Far Fetched Friday: No Number 1 Seeds Will Reach the Final Four

03/16/2018

Author: Ryan Stein

It's been a long-time tradition for March Madness to be a wildly unpredictable affair. However, any given year, it can be assumed that at least one top seed will make it to the tournament's semifinals. In fact, just over 40% of Final Four teams since 1979 (when seeding for the tournament first began) have been #1 seeds. Only two times since the year 2000 has there been no number one seeds in the Final Four (2006 and 2011.) That being said, this year's tournament will become the third time, because none of Kansas, Virginia, Villanova, or Xavier will reach the Final Four.


Virginia, much like other teams in the past ranking No. 1 in the AP Poll at season's end, are heavily favored to run the table and take home a championship. Before they are crowned, however, it is important to note that only one time has the No. 1 ranked team in the AP Poll won the NCAA championship since 2001 (Kentucky in 2012.) That alone is not enough to spell doom for the Cavaliers, but the South Region is no joke, with hot teams like Kentucky and Cincinnati looking to take down Virginia. Both teams are playing some of their best basketball, with Kentucky having won 8 of their past 9 games and Cincinnati winners of 8 in a row (including the first round of the tournament.) Virginia has far from a clear path to the Final Four, even with the shocking first round loss of Arizona; there is another Wildcat team to watch out for. On a completely biased note, my own Kansas State Wildcats are nothing to scoff at, especially if Dean Wade is available for a presumed matchup (K-State having just beat Creighton and Virginia playing later tonight.) While they may not be a traditional upset pick, I can still dream.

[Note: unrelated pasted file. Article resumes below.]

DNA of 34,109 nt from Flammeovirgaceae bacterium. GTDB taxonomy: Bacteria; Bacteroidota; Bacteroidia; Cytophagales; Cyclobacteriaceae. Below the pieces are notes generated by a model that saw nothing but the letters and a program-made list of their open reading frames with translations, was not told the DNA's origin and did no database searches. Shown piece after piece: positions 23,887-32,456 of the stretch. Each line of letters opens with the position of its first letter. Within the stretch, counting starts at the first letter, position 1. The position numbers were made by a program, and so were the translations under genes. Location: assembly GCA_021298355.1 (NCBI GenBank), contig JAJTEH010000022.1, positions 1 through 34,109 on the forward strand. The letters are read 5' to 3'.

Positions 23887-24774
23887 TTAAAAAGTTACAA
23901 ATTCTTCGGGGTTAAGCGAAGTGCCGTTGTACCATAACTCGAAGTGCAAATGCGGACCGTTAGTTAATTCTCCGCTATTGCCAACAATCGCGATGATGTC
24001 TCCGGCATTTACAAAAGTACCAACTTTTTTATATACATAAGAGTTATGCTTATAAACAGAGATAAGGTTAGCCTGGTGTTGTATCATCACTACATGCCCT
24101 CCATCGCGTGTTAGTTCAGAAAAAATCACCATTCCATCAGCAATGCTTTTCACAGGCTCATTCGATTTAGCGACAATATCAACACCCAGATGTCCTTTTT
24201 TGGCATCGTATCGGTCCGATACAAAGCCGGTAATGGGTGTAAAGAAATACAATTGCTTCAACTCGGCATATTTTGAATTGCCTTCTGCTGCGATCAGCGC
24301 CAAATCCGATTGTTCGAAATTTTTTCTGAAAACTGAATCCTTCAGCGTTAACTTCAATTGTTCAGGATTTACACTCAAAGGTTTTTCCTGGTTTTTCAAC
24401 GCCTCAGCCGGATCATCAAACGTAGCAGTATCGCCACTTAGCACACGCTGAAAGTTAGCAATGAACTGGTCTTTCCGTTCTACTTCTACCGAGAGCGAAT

*Since this article was written, UMBC upset Virginia in the first 16 v 1 upset of all time. 

The University of Kansas is often an enigma when it comes to the Big Dance. Either they make it to the end or, more often, they fall well short of expectations. This year's Jayhawks, while still certainly formidable and of the best teams in the country, do not meet the high standards of teams in the school's recent past. It doesn't help that March Madness mainstays like Duke and Michigan State are in their region. The main strength of Kansas is their experience, which will certainly be a huge help as the games get tougher. That being said, I see Michigan State eventually being able to knock them, ending the Jayhawks' season prematurely.

Villanova is a hard team to predict in tournament play. You get years from them like 2016, which ended in a championship. Then you have years like last year, with the team getting upset by Wisconsin in the second round. That lack of parity from year-to-year makes me uncertain of their chances this year. The squad is still phenomenal, but they may also be overly concerned with avoiding a repeat of last year's disaster. Plus, teams like Texas Tech, Florida, and Purdue, even after the Isaac Haas injury, are ready to pounce on the region's number one seed. Don't sleep on Butler either, a team that is notorious for greatly exceeding expectations on college basketball's biggest stage.

Xavier, despite being the number one team in the SEC, is far from a certainty in this tournament. The team lacks the pedigree of the other number one seeds, having 0 Final Four appearances in the program's history. While a relative lack of high-level success in Xavier's past does not mean they cannot be successful this year, it is not often that teams without a history of success makes it to the tournament's end. When looking at Xavier's region, teams like Michigan, Gonzaga, and North Carolina all stand out. All of them have been to at least one title game since 2013, and that sort of excellence really sticks with a team. Trevon Bluiett and J.P. Macura will do everything in their power to reverse this narrative, but it is no small task to beat multiple teams with championship experience.

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